Updated: Nov 12, 2018
Canada is embarking on an expansion program for biometric data in preparation for December 31, 2018. This is the date when people from certain countries, including the Americas, Asia and the Asia Pacific will be required to provide biometric data if they apply for a Canada visa to visit the country or apply for a work or study permit. It's important to note that biometric data isn't required when applying for a Canada ETA. The application process for a Canada ETA is still a simple online process. However, Canada visa applicants and other applicant categories must provide fingerprints and a photograph as part of supplying their biometric data, which also applies to those making permanent residence applications.
Using biometric data has several advantages. Not only does it help to keep people out of Canada if they represent a threat to the country's safety and security, but it also supports officials dealing with Canada immigration to better manage applications and individual identities. This means application processing is swifter and easier and those who have legitimate identities will be able to enter the country more easily.
The majority of individuals applying to enter Canada will need to provide their biometric data before crossing the border. This is why the Canadian Government is widening its collection of Visa Application Centers (VACs) across the world. More centers will mean that services are available to a wider audience.
The biometrics expansion program's first phase has already been successfully implemented in Europe, the Middle East and Africa. Individuals in these countries have had to provide biometric data since the end of July 2018. After the initial phase started, Canada opened centers in places including Athens, Kigali, Stockholm, Berlin and Tel Aviv.
A few of the above centers have replaced temporary facilities that opened in a supportive capacity for the first phase of the expansion program in Europe. The aim is for 152 centers to be up and running in 103 different countries by the end of December 2018. Included in these will be new centers in Antananarivo, Madagascar, and Cape Town. Plans are in place for more to open and announcements regarding these are expected soon.
The Government is monitoring the progress of the biometrics collection program to ensure that it provides a high-quality service to meet the needs of applicants. The aim is to make it as simple as possible to provide biometrics data. Therefore, applicants can provide the necessary information in any center in a country they legally have access to. In addition, Canada is improving the VACs already in operation to ensure that service standards are met.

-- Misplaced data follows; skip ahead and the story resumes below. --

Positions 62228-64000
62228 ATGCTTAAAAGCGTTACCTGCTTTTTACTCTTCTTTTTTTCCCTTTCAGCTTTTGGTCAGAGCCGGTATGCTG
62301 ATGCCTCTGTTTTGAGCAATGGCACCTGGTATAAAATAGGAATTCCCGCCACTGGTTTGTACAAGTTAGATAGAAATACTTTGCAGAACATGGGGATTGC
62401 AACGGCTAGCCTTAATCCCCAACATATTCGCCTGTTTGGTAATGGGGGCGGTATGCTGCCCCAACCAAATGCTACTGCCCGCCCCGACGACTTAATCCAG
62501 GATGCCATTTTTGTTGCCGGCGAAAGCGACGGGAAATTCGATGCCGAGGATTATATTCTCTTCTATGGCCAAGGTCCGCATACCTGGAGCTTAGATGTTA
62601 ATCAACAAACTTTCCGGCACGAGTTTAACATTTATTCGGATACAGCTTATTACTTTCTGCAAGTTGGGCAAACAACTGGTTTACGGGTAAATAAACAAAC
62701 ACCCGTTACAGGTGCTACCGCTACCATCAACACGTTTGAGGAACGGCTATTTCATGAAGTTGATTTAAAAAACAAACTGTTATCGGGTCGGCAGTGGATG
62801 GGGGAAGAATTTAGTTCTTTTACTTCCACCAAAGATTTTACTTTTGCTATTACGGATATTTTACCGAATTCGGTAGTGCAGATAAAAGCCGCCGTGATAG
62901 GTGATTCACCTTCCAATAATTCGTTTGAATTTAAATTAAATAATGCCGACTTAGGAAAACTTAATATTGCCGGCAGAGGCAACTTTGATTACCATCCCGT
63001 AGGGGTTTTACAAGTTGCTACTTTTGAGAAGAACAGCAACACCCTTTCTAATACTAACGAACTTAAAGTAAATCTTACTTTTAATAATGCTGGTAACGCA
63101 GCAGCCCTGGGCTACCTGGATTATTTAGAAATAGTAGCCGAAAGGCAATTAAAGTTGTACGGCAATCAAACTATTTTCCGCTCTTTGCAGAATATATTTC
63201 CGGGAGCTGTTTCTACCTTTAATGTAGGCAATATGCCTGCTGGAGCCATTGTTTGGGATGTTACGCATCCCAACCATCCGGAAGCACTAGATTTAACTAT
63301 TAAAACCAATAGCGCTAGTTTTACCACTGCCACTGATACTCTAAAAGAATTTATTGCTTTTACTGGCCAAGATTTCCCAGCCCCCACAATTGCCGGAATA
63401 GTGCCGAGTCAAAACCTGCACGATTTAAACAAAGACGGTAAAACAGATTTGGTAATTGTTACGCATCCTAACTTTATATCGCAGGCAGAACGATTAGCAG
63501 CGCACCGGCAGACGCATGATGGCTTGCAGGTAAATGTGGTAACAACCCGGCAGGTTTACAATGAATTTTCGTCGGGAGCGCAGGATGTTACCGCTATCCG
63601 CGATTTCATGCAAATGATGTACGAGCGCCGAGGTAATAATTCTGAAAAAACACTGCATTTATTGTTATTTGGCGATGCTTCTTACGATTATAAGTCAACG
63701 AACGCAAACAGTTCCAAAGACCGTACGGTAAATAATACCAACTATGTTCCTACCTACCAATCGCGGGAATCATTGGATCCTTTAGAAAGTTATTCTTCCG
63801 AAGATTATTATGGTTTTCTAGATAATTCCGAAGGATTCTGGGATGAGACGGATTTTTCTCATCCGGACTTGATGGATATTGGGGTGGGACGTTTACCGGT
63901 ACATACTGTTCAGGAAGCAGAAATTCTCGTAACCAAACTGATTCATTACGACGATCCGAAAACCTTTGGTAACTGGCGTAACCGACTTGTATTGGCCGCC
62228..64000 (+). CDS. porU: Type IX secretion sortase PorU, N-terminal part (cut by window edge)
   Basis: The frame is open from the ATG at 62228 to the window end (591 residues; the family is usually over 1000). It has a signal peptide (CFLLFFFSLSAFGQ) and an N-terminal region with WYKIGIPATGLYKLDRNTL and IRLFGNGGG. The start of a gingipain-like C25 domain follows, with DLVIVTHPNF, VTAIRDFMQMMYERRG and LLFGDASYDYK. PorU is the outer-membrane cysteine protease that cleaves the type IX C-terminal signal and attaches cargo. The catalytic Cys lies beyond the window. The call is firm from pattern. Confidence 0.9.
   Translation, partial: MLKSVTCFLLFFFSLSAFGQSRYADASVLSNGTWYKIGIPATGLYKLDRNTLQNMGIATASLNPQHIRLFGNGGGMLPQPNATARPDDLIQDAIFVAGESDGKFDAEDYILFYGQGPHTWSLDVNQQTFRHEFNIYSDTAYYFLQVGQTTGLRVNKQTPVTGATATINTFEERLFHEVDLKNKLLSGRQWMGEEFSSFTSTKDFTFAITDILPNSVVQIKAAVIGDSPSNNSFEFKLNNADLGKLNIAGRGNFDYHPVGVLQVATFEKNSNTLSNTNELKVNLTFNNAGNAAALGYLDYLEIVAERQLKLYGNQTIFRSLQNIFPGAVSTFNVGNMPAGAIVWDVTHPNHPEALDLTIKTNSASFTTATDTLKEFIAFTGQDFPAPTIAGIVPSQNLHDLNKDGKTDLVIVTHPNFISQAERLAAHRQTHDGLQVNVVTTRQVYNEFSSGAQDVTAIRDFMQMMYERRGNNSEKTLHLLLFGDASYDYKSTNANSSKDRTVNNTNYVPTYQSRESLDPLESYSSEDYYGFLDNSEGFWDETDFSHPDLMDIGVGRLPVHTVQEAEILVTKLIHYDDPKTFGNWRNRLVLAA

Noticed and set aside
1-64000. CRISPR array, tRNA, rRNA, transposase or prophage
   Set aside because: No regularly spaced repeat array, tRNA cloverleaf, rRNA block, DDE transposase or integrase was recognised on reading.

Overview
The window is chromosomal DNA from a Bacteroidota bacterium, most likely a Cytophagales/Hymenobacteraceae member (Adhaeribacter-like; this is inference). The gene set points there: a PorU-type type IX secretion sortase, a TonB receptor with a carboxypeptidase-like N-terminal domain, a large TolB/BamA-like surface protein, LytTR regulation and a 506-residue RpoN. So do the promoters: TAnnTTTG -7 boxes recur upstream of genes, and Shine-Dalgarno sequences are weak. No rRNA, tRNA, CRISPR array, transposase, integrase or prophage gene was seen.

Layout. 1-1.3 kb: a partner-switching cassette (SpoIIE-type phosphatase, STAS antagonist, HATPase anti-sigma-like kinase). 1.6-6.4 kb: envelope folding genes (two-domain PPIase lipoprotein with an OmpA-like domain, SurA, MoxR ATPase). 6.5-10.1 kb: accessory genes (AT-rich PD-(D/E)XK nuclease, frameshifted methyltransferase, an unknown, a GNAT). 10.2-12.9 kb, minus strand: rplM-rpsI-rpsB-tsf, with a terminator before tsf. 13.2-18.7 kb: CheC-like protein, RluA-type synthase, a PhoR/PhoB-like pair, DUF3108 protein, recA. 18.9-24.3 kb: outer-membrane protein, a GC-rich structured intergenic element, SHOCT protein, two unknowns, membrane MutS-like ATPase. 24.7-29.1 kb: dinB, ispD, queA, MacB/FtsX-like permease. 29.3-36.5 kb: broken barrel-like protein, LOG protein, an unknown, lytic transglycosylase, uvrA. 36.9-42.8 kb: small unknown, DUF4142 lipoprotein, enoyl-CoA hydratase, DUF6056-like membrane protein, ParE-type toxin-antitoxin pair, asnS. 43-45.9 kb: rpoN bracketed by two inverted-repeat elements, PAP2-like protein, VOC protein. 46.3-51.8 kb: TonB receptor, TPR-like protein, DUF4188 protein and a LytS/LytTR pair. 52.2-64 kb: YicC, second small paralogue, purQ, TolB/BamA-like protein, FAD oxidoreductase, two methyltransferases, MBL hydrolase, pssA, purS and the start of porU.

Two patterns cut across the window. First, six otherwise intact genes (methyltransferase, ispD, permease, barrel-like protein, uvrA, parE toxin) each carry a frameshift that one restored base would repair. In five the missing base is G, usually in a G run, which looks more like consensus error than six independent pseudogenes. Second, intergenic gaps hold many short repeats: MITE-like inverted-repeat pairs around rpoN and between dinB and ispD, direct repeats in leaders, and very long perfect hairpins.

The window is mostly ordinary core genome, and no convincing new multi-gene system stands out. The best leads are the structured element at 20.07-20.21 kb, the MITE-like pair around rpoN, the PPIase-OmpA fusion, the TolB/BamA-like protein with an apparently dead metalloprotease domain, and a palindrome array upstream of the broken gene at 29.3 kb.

A top priority for the Canadian government is data privacy when handling biometric data. Therefore, the government has integrated safeguarding measures into policies, procedures and technical processes. These have taken the practices of international partners into consideration, which are good examples of existing successful biometrics programs.
In other news, the Minister of Immigration, Refugees and Citizenship, Ahmed Hussen, has recently made an announcement about the new 2019-2021 plans for multi-year immigration levels. Since immigrants contribute to the country's economic development and ensure that Canada remains globally competitive, the new plan will bring benefits to all Canadians. It’s based on the strong economic plan set out last year, continuously increasing the numbers of permanent residents in Canada as part of Canada immigration. In terms of statistics, levels of immigrants are set to grow from 330,800 in 2019 to 350,000 in 2021, which will be nearly 1% of the country's population.
The Minister highlighted how important economic immigration is in driving innovation within the country. This is why the government's plan for immigration is focused on attracting talented individuals from international locations. Most of the 2021 increase in immigrants will come from highly skilled economic workers. New entrants will help Canadian businesses to flourish, especially in the growing information and communications technology sectors. Currently, these comprise 33% of migrant workers.
Canada has already been host to generations of migrant workers who have contributed their skills to local communities across the country. Immigration is an important part of the country's future economic development and not only helps to drive economic growth but also to tackle some of the challenges faced by the country such as the ageing population.
In conclusion, the new multi-year immigration levels plan will help Canada's businesses by providing a skilled workforce and ensuring that Canada remains a major global competitor. The levels plan has a strong base that was first established in 2017 and aims to bring in talented individuals from all over the world.